Osmo-receptors in the hypothalamus and elsewhere Hypothalamus and posterior pituitary responsible for sensation of thirst (mid hypothalamus) and releases of antidiuretic hormone The absorption of fluid from the gut is a passive response to the active transport of sodium (failure results in diarrhoea) The renal collective ducts re-absorb water Volume receptors (baroreceptors) in the atria and elswhere

15 Normal Oral Fluid (Feed) Requirements
Pre-Term Pre-term baby needs approximately 200ml / kg / day Term Term babies need approximately 150ml / kg / day Adult Adults need approximately 70ml / kg / day Normal oral fluid requirements (adapted from Behrman RE (1992)).   Age Av. Weight (kg) mL per kg per day 3/7 3.0 80-100 10/7 3.2 3/12 5.4 6/12 7.3 9/12 8.6 1 yr 9.5 2 yr 11.8 4 yr 16.2 6 yr 20.0 90-100 10 yr 28.7 70-85 14 yr 45.0 50-60 18 yr 54.0 40-50

16 Subdivision of total fluids
Fraction of Total Function Amount Type 1st fifth Insensible loss One fifth Insensible losses only 2nd fifth Essential urine output Two fifths Severe fluid restriction 3rd to 5th fifths Maintenance of urine output Three fifths Moderate fluid restriction Four to five fifths Adequate fluids Six to ten fifths Induced diuresis

17 Maintenance IV requirements
First 10kg 100 ml / kg / day for the first 10kg body weight (4ml / kg / hour) Second 10kg 50ml / kg / day for the second 10kg body weight (2ml / kg / hour) Each additional kg 20ml / kg / day for each additional kg body weight (1ml / kg / hour) A 15kg child requires 1000ml plus 250ml =1250ml daily Note that oral fluid requirements are higher than IV requirements. Glasper , McEwing and Richardson (2007). Oxford handbook of children’s and young people’s nursing. Oxford University Press.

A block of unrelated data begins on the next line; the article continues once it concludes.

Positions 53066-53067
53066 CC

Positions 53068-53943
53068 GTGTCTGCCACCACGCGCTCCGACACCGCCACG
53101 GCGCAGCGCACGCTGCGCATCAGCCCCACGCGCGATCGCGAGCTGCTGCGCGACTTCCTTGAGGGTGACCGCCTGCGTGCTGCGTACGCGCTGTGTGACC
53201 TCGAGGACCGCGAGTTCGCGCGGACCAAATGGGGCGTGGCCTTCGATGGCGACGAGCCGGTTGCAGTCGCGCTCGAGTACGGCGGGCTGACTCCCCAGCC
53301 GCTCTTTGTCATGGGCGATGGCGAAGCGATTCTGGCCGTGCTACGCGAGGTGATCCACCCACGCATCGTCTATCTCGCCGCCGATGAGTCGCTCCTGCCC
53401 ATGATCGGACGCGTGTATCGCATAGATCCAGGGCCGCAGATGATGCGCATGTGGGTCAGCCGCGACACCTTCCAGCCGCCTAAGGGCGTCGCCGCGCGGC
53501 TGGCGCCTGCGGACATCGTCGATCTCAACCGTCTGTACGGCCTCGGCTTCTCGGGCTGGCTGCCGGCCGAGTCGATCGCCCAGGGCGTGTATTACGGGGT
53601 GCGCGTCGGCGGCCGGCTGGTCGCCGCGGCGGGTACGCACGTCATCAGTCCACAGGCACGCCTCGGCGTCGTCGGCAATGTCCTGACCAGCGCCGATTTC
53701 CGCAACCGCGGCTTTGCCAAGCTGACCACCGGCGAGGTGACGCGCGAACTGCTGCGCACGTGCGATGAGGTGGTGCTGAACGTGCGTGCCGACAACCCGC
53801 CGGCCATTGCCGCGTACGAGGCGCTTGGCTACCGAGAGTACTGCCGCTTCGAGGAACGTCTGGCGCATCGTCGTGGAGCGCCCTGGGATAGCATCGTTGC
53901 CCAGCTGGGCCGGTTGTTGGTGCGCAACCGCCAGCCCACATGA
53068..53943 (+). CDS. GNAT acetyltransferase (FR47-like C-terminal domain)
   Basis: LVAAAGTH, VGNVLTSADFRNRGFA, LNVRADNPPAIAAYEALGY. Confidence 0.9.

18 Types of IV Fluid

19 Fluid losses (children)
Willock J, Jewkes F (). Making sense of fluid balance in children. Paediatric Nursing. 12 (7) 37-42

20 Dehydration a problem because children have:
Higher proportion of water Higher metabolic rate (children exchange up to 50% of the body fluid daily (adult 17%) Higher metabolic rate (more water produced and excreted) Higher metabolic rate = greater propensity to dehydration Greater surface area in proportion to weight Greater proportion of extracellular fluid Neonates relative inability to concentrate urine on dehydration: Neonatal Glomerular filtration Rate is 30ml/min/1.73 m2 At 9/12 GFR is 100ml / min / 1.73 m2 Note that circulatory failure (shock) can be highly compensated and so vital signs may mask underlying pathology. Consequently hypotension may be a late sign of hypovolaemia. A child is a small vessel with a large spout An adult is a large vessel with a small spout Therefore – children lose fluid FASTER

21 Clinical signs of dehydration
Clinical signs Mild (<5%) Moderate (5-10%) Severe (>10%) Comments Decreased weight Loss of fluid = loss of weight Drowsiness ? the most important sign of severity Decreased urine output Measure it from the beginning Dry mouth Not as obvious in babies, feel inside their cheek Decreased skin turgor Most obvious on abdomen Sunken eyes Ask parents Tachypnoea Late sign Tachycardia Hypotension Pre terminal sign Sunken fontanelle Only for the experienced

22 Means of estimating clinical dehydration